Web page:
How The Obama Presidency Has — Or Hasn't — Shaped Latino Identity: You Weighed In
With a series we're calling The Obama Effect, the Code Switch team is digging into all sorts of questions about how President Obama's tenure has — or hasn't — shaped how we all perceive our own racial and ethnic identities.
Last week, we asked you to weigh in on how this question relates to Latino communities across the U.S, via a Twtter chat. We wanted your thoughts on whether Latino identity has evolved over the past eight years under America's first nonwhite president and, if it has, what role Obama's policies or even simple presence may have played in that.
We enlisted the help of fellow NPR journalist and Alt.Latino co-host Jasmine Garsd; NPR's Latino USA host Maria Hinojosa and digital editor Julio Ricardo Varela; and Marlena Fitzpatrick and Hector Luis Alamo over at Latino Rebels.
Here's some of what we heard from you.
The Obama administration's deportation record loomed large in the conversation — immigration officials have deported more than 2.5 million people since Obama took office, more than under George W. Bush's full two terms. A lot of people said this has contributed to a feeling, experienced by many Latinos in the U.S., of being under attack:
Others told us that increased levels of anti-minority rhetoric — which many have linked to the presidential candidacy of Donald Trump — has partly been in response to some white Americans feeling disaffected by the tenure of a black president. They feel that Latinos have become an easy target of that discomfort:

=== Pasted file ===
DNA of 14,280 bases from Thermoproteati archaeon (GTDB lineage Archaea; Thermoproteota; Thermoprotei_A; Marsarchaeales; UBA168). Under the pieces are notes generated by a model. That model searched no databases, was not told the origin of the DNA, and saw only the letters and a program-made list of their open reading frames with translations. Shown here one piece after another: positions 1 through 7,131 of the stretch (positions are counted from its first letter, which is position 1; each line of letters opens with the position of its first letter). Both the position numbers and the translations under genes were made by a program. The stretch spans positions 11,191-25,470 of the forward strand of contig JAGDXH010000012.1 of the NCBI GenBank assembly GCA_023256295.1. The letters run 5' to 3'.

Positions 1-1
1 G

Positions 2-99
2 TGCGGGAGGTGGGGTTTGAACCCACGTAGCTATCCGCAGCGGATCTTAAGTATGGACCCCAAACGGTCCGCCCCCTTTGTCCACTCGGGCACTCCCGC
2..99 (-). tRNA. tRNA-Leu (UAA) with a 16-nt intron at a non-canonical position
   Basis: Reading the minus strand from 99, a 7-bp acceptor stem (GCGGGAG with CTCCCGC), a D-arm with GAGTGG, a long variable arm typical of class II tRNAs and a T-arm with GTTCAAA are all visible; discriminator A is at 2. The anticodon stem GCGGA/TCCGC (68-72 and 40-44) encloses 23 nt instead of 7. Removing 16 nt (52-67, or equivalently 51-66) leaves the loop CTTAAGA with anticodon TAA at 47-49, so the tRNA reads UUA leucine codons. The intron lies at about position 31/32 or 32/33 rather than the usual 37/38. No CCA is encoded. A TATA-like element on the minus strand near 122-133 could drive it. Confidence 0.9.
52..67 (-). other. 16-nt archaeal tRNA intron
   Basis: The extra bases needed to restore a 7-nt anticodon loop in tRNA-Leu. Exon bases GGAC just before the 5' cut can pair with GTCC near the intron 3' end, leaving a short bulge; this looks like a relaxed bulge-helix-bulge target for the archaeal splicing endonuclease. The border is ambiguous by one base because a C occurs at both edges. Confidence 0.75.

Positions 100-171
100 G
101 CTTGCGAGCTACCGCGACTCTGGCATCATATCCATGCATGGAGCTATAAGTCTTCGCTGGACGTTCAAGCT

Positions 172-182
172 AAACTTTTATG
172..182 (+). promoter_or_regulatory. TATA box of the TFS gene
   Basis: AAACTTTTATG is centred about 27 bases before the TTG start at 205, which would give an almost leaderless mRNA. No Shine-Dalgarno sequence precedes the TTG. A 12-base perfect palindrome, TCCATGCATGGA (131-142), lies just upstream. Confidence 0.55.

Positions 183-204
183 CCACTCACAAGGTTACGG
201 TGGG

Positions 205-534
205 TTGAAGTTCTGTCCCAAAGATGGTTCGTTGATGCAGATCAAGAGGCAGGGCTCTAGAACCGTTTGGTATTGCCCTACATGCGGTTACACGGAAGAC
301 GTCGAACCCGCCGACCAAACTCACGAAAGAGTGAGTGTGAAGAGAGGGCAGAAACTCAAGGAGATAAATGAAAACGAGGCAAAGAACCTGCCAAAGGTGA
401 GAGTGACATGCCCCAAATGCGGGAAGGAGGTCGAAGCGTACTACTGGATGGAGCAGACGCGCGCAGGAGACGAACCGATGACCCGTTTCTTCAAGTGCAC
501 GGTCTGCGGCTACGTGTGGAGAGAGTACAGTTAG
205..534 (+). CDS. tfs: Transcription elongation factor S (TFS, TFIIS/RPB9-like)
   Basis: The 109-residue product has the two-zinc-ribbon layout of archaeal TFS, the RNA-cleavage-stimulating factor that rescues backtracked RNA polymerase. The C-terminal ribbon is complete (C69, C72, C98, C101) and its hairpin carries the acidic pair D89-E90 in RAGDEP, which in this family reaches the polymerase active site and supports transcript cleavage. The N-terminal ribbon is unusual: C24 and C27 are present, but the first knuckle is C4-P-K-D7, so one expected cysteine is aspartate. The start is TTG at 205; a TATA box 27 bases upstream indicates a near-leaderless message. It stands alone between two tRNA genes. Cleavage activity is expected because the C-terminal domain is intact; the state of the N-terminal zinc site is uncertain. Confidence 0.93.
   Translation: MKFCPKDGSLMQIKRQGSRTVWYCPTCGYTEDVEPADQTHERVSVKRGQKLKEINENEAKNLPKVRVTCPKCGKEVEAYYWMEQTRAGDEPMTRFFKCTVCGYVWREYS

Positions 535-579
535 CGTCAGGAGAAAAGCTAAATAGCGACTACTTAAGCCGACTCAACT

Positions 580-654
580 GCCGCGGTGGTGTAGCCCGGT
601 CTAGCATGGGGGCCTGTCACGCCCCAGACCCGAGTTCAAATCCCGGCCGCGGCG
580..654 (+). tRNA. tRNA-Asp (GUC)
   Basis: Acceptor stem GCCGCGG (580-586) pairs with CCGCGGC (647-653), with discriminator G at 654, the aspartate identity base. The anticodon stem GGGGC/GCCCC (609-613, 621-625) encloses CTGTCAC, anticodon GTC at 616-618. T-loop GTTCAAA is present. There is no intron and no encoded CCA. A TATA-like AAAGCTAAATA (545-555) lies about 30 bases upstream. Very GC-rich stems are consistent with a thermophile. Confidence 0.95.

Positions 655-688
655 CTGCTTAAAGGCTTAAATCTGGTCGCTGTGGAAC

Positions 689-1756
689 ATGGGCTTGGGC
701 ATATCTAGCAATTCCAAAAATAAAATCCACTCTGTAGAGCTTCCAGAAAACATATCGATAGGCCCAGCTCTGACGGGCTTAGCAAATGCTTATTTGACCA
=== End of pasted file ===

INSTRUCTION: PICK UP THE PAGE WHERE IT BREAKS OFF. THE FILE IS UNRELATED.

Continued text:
Of course, plenty of folks rejected the idea that the Obama presidency has had any effect on Latino identity, or even could:
Others said his presidency has shaped their views on their identity, either directly or through causing them to think differently about race and identity more broadly:
Some told us that Obama's mixed-race background has encouraged many Latinos to be more vocal and curious about their own heritage:
At points, the conversation took a big step back, widening well beyond Obama. We debated whether pan-ethnic terms like "Latino" or "Hispanic" are useful, or even appropriate, at a time when more Latinos are identifying with specific nations or regions of origin.
Some argued that these terms have continued value:
While others say they hurt more than they help:
One participant pointed out that while our chat had focused a lot on anti-minority racism writ large, we hadn't talked about racism harbored by Latinos:
And that got a big response:
We ended the conversation by asking about people's greatest hopes and fears as the Obama presidency comes to an end:
The conversation is just getting started. In the months to come, we'll be using what we heard from you last week as starting blocks for more reporting. And we'll be hosting Twitter chats on how other communities of color have seen shifts in the ways they think and talk about race and ethnicity over the past eight years.
As always, we hope you'll join these conversations using the hashtag #NPRObamaEffect.
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